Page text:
At the same time, if one speaks solely in terms of justice, the best case for reparations-for-slavery would be made against individual states.  The Northern states gradually freed slaves.  The United States as a country was not indifferent to the question of slavery but instead there were ongoing conflicts over the question, including such issues as whether non-slave states might be admitted to the union despite the effect on the balance of power between slave and free states, and whether the federal government had the power to compel Northern states to cooperate with slave-catchers.  There was no such thing as a federal government policy on slavery.  At the same time, slave states actively supported slavery, for instance, by restricting the degree to which slaves could buy their freedom or slave-owners could set them free, restricting their education because that would endanger they system, and the like.  And, of course, Jim Crow laws were entirely at the state level and perpetrated injustices to a far greater degree than the federal government.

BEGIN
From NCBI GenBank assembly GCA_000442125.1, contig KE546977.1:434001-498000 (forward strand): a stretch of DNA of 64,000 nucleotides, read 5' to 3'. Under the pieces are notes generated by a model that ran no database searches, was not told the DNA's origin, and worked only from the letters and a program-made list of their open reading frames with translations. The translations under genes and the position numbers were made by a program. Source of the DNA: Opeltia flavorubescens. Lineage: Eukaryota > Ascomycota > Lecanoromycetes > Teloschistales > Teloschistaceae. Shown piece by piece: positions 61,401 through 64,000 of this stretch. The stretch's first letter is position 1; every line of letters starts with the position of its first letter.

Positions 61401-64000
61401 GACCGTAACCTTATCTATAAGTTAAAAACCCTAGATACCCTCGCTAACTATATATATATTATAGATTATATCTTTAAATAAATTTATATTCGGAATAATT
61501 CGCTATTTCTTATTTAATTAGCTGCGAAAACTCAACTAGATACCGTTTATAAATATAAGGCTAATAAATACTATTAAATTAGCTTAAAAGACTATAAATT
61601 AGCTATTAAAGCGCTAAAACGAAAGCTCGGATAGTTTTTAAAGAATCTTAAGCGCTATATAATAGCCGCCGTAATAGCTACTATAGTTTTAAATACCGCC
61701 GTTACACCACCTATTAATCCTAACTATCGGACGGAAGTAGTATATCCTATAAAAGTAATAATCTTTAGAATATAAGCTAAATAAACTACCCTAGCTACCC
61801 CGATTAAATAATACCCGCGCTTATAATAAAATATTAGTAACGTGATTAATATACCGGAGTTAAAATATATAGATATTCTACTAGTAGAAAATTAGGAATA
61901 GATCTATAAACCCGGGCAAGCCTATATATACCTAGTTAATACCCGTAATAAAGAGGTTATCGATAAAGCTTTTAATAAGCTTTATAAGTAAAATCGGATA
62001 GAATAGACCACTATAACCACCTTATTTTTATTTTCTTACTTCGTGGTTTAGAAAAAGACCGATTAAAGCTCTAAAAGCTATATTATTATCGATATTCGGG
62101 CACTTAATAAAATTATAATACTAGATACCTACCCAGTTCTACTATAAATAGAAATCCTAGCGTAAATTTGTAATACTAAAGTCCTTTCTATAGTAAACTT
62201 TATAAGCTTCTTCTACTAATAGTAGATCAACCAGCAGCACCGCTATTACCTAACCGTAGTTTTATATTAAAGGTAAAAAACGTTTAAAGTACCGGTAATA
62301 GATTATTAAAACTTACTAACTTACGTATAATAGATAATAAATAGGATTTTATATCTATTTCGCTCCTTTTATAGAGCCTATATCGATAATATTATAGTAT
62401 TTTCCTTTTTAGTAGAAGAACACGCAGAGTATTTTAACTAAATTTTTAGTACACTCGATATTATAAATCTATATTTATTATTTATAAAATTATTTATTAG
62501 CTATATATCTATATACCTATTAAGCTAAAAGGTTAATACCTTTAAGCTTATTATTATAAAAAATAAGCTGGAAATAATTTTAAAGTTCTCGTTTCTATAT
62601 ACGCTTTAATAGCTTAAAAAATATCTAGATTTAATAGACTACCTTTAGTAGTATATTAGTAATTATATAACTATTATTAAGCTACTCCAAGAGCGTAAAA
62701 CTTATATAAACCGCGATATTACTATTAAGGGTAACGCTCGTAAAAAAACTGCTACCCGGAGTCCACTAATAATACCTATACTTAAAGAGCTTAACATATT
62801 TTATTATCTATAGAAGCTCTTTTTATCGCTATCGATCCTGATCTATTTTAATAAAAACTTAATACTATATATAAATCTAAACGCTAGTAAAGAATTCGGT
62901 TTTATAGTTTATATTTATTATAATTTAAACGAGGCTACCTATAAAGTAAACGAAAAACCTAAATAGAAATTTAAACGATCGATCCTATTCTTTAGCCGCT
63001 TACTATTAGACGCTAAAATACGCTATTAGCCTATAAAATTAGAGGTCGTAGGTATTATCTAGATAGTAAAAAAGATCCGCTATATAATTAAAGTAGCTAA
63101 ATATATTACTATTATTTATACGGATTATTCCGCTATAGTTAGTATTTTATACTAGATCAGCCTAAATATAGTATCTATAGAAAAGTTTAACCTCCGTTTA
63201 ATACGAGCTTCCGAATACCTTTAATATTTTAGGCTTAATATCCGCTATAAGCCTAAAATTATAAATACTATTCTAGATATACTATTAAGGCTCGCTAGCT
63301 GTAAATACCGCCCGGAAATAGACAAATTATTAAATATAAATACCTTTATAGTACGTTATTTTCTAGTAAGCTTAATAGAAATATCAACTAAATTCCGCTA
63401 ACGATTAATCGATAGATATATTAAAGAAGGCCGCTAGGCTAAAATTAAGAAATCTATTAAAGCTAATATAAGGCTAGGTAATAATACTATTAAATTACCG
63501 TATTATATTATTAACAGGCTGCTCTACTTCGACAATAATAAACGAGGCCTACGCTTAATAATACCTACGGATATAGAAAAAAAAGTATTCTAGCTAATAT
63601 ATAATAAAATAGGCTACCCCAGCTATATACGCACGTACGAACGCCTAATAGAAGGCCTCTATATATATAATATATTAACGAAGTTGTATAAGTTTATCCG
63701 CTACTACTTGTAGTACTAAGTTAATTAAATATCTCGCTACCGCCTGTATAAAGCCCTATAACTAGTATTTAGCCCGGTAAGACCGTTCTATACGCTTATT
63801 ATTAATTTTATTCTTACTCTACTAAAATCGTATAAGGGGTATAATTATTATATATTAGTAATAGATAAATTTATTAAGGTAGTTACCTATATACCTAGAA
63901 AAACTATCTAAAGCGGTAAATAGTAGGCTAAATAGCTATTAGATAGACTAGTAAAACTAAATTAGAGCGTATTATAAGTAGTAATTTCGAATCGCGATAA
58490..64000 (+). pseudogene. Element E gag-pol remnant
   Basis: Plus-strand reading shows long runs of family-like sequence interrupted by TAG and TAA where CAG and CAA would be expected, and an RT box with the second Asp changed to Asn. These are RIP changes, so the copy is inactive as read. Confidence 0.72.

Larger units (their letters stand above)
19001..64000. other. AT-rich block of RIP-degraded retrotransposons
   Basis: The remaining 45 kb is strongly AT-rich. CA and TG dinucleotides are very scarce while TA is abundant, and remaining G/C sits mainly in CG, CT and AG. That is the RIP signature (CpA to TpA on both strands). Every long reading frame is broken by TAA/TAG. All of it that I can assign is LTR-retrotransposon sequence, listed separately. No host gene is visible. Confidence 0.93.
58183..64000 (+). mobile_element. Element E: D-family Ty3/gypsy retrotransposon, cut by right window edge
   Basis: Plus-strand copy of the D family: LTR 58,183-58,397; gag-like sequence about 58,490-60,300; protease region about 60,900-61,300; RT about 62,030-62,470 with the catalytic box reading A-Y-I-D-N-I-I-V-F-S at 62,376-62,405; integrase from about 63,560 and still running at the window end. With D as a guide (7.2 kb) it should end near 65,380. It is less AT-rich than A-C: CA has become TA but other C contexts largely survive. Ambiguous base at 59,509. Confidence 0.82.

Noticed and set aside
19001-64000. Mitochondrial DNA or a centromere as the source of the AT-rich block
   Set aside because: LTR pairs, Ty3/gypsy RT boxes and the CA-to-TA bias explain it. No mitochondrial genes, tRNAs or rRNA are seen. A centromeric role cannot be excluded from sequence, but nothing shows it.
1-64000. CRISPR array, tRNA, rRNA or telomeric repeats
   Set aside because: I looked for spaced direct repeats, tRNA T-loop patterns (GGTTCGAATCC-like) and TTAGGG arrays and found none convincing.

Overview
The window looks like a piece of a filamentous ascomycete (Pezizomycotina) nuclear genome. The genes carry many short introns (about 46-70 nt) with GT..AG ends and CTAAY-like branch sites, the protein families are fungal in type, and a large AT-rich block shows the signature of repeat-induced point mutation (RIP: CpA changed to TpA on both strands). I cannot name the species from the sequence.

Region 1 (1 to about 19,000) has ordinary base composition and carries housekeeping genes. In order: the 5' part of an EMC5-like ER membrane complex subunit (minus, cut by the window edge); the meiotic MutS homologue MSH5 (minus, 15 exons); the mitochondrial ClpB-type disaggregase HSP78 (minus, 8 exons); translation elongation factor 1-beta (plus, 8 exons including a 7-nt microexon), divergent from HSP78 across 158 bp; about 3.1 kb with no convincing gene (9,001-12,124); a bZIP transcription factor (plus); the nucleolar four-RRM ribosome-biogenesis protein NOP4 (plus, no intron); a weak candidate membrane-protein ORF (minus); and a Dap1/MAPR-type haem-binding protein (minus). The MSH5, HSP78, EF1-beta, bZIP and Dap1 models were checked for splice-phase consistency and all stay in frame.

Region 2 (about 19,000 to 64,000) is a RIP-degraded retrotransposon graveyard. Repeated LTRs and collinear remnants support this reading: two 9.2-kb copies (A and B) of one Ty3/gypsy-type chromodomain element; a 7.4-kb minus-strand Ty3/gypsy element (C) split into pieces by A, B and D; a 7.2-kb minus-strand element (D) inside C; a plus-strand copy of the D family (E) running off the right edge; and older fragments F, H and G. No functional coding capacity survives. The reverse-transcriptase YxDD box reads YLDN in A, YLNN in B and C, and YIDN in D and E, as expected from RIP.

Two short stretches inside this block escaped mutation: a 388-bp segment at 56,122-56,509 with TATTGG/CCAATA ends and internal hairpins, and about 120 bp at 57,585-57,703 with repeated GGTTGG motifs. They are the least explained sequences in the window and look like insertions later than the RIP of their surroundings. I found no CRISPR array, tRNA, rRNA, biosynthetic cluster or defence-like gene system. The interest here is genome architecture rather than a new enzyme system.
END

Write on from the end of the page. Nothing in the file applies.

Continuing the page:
Why don’t reparations-supporters agitate for Alabama, Georgia, Mississippi, etc., to pay reparations?  Presumably, for the same reason as the bank robber robbed the bank:  because that’s where the money is.  For a small number of states, already mostly poorer than average, to be faced with such a bill payable to some portion of its population as well as outsiders whose ancestors had formerly lived there, would be enormously divisive and destructive — and that thought experiment demonstrates that the concept itself is flawed.

And, again, consider the statement of Chicago’s archbishop, Cardinal Blase Cupich,